[Library Media] Well, duh!

georgeweight at integrity.com georgeweight at integrity.com
Wed Aug 9 08:24:39 MDT 2017


I don't know if one person's personal experience means that much, but here
it is:

When we were in Elementary school in the late 1940's and early '50's,
homework was never assigned. We had home chores, and free time was
plentiful. We lived on the edge of town, and roamed abundantly in farmer's
fields, the foothills, and a horse-racing track near our home. (My mom
worried about us spending time there, but it gave us many experiences we
wouldn't have received in more sheltered environments.)

I was heavily involved in the "experiential learning" of Scouting. And I
read voraciously.

I never had problems passing tests because I paid attention in class.
Didn't take notes (at least in elementary.) Didn't study for them.

I hesitate to bring up church in an academic discussion, except that it
was important for me to learn to concentrate in the same manner that
school did.

I had some downsides when I got to college--had the habit of ignoring
study outside of class, and didn't fare as well on tests. But my grade
point average was still around 3.2, equating a B+ level.

Most of the problem I see with a number of teachers that assign homework
is that it is repetitive of what has been taught in class--becoming more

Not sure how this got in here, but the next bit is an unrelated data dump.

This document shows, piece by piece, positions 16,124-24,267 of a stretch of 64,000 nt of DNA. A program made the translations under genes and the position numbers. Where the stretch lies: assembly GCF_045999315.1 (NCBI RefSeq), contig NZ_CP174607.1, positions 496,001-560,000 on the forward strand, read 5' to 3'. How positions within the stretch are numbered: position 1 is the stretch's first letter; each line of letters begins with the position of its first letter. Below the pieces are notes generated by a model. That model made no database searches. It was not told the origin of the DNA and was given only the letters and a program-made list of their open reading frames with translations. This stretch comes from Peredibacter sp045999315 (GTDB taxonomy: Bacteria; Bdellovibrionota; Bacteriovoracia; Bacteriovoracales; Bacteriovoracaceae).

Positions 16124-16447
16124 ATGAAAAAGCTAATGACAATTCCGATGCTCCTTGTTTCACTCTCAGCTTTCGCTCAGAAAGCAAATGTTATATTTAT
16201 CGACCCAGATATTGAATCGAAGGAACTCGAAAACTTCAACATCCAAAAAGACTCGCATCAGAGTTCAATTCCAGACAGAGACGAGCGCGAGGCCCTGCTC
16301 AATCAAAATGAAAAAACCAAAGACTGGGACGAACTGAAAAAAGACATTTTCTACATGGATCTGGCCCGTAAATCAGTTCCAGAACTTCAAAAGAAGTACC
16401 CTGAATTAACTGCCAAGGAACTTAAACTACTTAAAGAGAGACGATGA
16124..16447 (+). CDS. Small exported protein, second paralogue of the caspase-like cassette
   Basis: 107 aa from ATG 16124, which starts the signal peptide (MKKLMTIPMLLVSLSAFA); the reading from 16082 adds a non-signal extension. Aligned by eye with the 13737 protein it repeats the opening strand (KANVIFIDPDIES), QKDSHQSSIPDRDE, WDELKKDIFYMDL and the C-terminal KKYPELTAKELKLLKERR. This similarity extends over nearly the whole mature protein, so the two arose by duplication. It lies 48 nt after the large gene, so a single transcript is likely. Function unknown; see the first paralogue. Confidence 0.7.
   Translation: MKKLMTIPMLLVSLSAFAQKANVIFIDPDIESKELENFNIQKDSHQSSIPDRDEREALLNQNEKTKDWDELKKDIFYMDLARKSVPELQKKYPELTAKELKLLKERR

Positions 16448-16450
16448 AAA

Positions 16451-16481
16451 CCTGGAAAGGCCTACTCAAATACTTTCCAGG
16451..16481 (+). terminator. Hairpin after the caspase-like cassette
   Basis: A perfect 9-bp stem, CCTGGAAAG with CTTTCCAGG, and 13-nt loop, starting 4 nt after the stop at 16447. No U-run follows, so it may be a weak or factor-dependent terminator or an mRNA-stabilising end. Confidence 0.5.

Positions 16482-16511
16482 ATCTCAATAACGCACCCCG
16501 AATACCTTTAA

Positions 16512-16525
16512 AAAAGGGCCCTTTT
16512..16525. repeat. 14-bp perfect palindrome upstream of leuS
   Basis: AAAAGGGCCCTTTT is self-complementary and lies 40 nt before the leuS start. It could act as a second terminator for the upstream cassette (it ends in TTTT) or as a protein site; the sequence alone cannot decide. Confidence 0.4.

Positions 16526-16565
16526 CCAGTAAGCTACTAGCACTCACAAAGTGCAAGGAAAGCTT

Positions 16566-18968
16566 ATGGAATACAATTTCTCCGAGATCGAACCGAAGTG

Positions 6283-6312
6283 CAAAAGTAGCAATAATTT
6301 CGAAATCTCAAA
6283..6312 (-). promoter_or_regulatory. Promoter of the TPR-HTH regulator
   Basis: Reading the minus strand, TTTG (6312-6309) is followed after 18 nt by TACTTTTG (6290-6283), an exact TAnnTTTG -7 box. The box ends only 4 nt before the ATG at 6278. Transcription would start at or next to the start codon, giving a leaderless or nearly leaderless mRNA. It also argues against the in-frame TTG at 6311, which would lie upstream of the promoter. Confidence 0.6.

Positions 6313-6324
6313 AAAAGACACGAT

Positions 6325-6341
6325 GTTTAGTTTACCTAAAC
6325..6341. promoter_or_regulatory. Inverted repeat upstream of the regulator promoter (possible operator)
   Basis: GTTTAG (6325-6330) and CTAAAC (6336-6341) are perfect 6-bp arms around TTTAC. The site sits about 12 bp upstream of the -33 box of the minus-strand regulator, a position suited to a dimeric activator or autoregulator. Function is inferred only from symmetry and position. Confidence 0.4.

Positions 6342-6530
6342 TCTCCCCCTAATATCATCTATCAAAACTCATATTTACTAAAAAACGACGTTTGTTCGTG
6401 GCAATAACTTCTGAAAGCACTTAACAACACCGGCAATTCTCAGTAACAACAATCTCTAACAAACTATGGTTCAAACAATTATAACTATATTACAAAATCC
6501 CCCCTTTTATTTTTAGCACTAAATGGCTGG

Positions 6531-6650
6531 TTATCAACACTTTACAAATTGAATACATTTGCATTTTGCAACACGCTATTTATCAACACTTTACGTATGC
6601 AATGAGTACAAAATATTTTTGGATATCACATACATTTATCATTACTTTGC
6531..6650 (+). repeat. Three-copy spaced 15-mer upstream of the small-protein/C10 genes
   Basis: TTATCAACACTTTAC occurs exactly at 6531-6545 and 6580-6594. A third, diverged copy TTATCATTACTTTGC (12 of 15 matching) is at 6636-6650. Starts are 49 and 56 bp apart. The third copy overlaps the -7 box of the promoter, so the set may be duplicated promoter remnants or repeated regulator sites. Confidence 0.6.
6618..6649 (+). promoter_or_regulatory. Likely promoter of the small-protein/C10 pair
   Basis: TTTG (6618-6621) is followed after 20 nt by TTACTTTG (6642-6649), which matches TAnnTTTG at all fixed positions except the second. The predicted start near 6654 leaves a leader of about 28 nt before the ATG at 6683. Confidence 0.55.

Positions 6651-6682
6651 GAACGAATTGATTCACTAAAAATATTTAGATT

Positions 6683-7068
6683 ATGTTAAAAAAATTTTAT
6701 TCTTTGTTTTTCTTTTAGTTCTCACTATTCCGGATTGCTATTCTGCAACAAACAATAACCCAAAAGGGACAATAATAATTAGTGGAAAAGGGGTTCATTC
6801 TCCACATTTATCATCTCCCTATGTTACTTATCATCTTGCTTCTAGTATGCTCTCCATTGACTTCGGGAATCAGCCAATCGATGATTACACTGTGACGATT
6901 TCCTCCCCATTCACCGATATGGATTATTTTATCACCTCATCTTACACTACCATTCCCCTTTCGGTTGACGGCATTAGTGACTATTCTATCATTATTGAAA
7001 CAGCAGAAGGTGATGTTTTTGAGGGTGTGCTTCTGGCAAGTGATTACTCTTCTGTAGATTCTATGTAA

drill and practice than anything else. That's fine for a music curriculum.
But in math? In many cases, it becomes redundant.

The exceptions mentioned in the article--such as science fair--are
experiential, and the students have more freedom to choose a subject on
their own. We did history fair for National History Day competition and
many of the projects were amazing--some even coming close to what may look
like a budding Master's Thesis.

I still judge history fairs occasionally, and am impressed with the
quality of much of the work. I've also seen very well done projects when
substituting in a shop class--many that required extra hours beyond class.
I've also seen music students spend their entire lunch period practicing a
vocal or instrumental number to perfection.

I'm a little concerned that an overall dictum from a district office may
be shotgunning some worthwhile projects. But overall, the attitude to
examine carefully what is assigned outside of class is a beneficial
one--especially at the elementary level.

And reading--both fiction and non-fiction--benefits students in any
curriculum. So does writing--as it applies to the specific curriculum
(think drafting for a vocational class; even web design qualifies.)

Thanks, Fawn. This is a very worthwhile subject to consider.

> Every once in a while the message gets out.
> http://bigthink.com/design-for-good/why-reading-to-a-kid-about-anything-is-better-than-homework
>
> Fawn
>
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